We’ve entered the church’s orphanage room in search of Eleanor, a young girl alleged to have a piece of an ancient artifact that will help end the madness. Our guide, Charles, urges us to be quiet as we zig-zag through the beds of this dimly-lit room, telling us not to wake any of the sleeping girls lest we unleash their terrible powers. We find Eleanor on the far side of the room, sleepwalking, walking into a wall while talking to herself. Charles urges two people from our group, two frightful-looking young women, to guide her to a room we had seen earlier to see if she could give us answers. These girls lead Eleanor on her way, and for a moment at least, it seems we are finally on the right track.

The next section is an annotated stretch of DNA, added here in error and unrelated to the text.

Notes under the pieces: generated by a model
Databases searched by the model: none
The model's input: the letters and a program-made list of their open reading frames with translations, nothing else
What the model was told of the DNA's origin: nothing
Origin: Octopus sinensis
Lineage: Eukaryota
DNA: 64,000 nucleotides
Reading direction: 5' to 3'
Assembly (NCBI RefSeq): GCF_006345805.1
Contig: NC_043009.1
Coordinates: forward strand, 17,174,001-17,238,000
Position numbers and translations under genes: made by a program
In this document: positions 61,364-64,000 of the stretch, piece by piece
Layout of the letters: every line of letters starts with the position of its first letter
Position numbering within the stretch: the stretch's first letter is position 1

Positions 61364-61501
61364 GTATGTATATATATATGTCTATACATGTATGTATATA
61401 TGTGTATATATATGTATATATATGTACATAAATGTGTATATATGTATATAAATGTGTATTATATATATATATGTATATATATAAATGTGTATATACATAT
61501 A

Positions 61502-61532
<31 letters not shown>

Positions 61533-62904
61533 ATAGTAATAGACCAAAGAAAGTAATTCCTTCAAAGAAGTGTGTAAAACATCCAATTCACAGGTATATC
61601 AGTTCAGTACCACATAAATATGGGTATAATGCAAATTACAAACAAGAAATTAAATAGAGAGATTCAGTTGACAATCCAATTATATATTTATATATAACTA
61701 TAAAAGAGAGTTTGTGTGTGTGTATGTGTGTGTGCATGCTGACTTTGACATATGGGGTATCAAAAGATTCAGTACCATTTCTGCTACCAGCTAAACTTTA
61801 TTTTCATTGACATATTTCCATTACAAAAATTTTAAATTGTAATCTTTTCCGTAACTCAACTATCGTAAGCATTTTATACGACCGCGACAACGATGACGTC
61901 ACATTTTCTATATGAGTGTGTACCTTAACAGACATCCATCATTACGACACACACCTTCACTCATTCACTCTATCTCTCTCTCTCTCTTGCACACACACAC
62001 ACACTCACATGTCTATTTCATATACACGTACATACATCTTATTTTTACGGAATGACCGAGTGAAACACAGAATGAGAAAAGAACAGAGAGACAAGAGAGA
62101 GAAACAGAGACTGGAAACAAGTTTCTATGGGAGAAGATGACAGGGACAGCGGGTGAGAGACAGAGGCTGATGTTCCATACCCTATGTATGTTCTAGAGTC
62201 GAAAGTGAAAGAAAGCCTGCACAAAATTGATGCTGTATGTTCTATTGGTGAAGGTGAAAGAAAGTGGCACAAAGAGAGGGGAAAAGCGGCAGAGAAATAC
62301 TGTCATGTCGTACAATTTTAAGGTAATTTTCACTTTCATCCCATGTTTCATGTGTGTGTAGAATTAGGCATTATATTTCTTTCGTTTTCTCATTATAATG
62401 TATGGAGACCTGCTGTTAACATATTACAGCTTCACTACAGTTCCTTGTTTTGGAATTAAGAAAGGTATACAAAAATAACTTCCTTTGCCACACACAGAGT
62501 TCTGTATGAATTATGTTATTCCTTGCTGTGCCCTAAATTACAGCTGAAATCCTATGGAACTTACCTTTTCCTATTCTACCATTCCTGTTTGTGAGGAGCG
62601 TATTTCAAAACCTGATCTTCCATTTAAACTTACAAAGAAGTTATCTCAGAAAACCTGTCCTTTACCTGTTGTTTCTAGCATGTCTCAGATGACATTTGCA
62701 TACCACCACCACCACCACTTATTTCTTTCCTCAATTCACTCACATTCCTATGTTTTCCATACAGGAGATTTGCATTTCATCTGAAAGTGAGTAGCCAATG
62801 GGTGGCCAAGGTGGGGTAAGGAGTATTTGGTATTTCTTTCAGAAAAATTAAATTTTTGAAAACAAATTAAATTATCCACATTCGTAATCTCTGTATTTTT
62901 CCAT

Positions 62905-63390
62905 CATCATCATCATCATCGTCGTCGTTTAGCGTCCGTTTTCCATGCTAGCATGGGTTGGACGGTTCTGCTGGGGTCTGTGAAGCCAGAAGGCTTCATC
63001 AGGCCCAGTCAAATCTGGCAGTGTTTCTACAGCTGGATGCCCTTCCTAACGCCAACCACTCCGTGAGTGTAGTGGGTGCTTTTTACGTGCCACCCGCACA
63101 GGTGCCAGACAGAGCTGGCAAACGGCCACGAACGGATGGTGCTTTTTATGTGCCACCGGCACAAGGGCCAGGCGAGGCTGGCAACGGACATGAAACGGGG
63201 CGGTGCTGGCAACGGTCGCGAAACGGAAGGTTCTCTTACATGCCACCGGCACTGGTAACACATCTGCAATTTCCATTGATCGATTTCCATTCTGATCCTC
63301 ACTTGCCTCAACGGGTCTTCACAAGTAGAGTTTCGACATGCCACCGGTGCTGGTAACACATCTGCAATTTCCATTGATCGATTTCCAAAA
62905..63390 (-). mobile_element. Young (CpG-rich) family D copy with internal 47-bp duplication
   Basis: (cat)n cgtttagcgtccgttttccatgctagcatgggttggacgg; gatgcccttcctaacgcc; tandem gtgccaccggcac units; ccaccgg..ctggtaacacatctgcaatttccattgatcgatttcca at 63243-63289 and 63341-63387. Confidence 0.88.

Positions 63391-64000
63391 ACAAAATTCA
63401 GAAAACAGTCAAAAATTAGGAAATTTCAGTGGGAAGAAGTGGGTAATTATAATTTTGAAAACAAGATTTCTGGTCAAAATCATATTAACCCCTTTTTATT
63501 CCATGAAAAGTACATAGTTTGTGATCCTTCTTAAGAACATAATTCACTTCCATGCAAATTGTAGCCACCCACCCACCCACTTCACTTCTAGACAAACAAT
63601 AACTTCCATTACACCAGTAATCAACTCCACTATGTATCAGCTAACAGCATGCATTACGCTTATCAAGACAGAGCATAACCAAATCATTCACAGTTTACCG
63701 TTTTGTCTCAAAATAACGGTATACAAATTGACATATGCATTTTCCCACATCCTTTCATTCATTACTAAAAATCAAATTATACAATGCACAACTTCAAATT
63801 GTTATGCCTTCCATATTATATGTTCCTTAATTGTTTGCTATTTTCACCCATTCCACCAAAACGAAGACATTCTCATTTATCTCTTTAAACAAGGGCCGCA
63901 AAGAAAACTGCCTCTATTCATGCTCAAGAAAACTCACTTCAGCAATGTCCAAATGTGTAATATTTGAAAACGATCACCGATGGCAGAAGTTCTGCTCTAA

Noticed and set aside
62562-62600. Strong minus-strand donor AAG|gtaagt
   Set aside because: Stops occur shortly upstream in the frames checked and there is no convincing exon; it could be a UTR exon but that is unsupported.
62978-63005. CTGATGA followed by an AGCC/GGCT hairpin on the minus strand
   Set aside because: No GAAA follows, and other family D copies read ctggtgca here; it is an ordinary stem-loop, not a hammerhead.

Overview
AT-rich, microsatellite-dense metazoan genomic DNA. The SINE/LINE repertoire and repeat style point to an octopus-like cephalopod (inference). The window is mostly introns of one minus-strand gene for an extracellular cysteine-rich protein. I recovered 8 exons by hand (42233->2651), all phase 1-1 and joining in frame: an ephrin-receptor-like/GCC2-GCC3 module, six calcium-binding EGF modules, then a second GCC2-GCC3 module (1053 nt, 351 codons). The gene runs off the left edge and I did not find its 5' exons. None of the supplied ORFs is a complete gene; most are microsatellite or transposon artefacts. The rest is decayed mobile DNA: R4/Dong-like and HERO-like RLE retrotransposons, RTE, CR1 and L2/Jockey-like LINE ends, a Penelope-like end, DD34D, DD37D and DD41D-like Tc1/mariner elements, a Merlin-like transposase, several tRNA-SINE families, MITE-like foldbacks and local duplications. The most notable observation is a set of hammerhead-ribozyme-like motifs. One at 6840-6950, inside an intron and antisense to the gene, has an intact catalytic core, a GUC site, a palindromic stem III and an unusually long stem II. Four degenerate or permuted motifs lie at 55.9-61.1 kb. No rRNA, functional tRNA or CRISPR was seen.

Then there is a pounding on the door. One of the Plague Doctors, Charles tells us. He yells for us all to hide beneath the beds. There are maybe a dozen left in our group after those two women left. We all rush, splitting up and hiding beneath different large beds in this room. My wife, Fiona, and I, and our friends Patrick and Ashley, share one bed. The quarters are cramped, and I pull a muscle in my shoulder trying to shift around so I can peer out from beneath the bed, but I must see what is going on. No sooner have we all concealed ourselves than the Plague Doctor enters the room. Dressed in black leather with a flowing cloak, a white, beaked mask and a wide black hat, he casually strolls through the room, checking on the sleeping girls, at one point levitating a bed three feet from the ground (thankfully he does not find the people huddled beneath it) to show his power. Our hearts beat heavily as his feet approach our bed. His boots are mere inches from my face. I am certain we will be discovered.
Then he walks away.